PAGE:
The Ugly Non-Truth of the Mental Model

the mental modelLike all relationships, the relationship we have with performing can change and grow. It's not fixed. The "oh my God, I've got to get up and speak tomorrow" anxiety isn't a fixed way of being, even if it feels like it is. That's some seriously good news.

How we relate to public speaking, just like we relate to people, depends on our unique mental framework. We aren't viewing the world as it absolutely is -- we see it through the filter of our thoughts and perceptions. These thoughts and perceptions are influenced by past experiences that make us think the way we perceive something is the way it is.

I don't want to get to abstract with this. Here's a more concrete example. When he was five years old, John was in kindergarten. He loved recess and playing with clay. He hated arithmetic. It stressed his mind. He's not getting it, the teacher's getting frustrated, and he's picking up the belief that addition is hard. This gets imprinted in there: math is hard. That's his new mental model that could potentially inform his experience with mathematics for the rest of his life. What happens? His relationship with mathematics is skewed to support his belief.

Okay, this is a rudimentary example. Of course there are other variables at stake. But our belief systems seem pretty concrete, right? Well, they're not. And when we believe our beliefs are true, they affect our expectations of outcomes. And that affects the way we act. And how we act affects our results, and what happens to those original belief systems? They get reinforced and the same thing happens all over again.

This is a mental model.

It works like this:

Belief ----> Expectation -----> Action taken based on that expectation -----> result that reinforces belief

The thing is, we're operating under mental models all the time. This is just fine. We do well when we believe we'll succeed. It's just that, often, we relate to performance with certain mental models that prevent stellar performance.

The first step to creating new mental models is an awareness of the old ones - and the realization that they're just not absolutely true. There's always a different way to relate to any situation.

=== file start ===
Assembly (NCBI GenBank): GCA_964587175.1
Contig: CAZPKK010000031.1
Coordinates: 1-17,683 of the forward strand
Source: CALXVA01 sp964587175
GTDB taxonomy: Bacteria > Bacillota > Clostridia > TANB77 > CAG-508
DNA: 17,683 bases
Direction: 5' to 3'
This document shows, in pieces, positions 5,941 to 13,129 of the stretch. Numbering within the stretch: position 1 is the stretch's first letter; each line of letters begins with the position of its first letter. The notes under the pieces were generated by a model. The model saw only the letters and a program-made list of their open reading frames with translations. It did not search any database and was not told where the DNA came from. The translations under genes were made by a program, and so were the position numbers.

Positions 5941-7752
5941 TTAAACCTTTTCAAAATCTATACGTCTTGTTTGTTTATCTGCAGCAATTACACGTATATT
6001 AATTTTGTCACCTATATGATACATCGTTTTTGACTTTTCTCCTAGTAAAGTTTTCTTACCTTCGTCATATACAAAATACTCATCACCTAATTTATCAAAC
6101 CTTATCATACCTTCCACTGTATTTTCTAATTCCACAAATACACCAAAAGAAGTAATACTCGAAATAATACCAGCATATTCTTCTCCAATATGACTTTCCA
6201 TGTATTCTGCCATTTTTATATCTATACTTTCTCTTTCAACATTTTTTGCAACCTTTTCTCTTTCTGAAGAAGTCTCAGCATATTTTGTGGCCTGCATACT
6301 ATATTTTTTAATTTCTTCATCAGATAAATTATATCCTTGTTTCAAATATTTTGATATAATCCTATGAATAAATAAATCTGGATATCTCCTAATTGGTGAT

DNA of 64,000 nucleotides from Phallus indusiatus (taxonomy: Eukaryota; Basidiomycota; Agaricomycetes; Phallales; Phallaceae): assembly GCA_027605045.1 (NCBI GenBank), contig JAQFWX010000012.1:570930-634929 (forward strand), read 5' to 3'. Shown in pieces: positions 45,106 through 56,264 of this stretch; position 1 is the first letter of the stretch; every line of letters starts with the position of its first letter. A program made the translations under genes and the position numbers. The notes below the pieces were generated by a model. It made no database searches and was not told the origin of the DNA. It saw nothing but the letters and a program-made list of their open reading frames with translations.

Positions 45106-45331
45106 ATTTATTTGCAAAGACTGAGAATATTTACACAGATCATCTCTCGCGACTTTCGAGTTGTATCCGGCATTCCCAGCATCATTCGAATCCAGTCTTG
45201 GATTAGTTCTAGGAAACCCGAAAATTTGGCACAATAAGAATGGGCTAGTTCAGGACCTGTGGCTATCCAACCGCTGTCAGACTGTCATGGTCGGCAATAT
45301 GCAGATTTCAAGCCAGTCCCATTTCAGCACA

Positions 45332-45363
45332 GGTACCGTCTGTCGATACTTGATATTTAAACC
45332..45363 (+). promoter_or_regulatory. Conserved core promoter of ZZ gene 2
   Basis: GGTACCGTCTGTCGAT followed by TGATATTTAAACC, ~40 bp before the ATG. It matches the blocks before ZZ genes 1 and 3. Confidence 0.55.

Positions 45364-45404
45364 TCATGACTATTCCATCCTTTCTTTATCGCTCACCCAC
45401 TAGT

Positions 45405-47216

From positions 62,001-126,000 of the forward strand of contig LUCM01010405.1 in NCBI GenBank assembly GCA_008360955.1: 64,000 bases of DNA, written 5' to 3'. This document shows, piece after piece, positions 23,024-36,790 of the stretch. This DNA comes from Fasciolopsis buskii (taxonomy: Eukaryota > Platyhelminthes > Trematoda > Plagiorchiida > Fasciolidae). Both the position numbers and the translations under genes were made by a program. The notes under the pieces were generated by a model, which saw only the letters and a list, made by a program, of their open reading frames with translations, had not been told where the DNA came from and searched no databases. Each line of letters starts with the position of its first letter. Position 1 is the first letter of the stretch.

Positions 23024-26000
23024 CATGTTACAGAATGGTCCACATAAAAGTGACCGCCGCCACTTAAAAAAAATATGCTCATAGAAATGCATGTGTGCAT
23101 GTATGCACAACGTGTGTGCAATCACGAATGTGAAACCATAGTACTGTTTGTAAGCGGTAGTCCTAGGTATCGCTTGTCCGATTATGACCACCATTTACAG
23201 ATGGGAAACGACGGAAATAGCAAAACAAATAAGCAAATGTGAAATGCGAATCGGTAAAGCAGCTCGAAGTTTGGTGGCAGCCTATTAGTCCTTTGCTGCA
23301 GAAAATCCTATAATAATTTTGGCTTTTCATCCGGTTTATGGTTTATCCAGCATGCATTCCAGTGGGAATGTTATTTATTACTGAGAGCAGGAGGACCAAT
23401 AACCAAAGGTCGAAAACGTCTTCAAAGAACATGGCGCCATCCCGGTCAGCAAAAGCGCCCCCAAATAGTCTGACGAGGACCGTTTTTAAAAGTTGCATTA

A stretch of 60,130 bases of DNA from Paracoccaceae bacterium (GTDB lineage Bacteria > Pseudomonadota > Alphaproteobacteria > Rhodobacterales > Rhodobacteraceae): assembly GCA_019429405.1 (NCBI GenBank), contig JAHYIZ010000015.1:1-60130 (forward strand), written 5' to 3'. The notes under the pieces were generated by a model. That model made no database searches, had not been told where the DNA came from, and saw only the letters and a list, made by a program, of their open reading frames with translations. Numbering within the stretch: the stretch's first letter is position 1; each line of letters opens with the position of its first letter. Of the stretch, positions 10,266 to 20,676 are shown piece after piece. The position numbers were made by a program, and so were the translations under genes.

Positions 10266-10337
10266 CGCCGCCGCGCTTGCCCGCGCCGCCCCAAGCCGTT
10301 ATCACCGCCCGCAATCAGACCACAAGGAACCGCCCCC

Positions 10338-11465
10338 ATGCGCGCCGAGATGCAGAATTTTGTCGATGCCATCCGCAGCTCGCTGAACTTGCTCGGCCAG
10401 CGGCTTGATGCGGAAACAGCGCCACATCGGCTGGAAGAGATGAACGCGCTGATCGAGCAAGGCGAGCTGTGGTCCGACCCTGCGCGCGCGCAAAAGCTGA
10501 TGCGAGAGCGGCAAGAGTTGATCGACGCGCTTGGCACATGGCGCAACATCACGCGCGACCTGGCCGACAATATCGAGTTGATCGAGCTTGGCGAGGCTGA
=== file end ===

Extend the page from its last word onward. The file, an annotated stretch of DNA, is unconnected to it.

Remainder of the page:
What are the mental models that inform your relationship to performing?

About Justin

Justin Follin is an Executive presentation and performance coach/consultant. He specializes in working with public speakers, visionaries, performers and organizational leaders to 'up their game' in front of any audience. His unorthodox approach combines mindfulness, leadership development training, improvisational exercises and executive coaching tools to transform his clients’ abilities to inspire and lead. His work helps speakers and performers connect with audiences, better articulate core messages, and shift their ability to deliver big impact, dynamic presentations in high pressure situations. In a short amount of time, Justin’s clients experience far greater freedom and ease on stage an off--many overcoming long standing public speaking or stage anxiety in a matter of weeks. Along with his private consulting work, he is a communications and marketing lead for a global leadership and management consultancy as well as a singer, songwriter and bandleader in Austin, Texas.
This entry was posted in Mental Models and tagged , , , . Bookmark the permalink.

Leave a Reply

Your email address will not be published. Required fields are marked *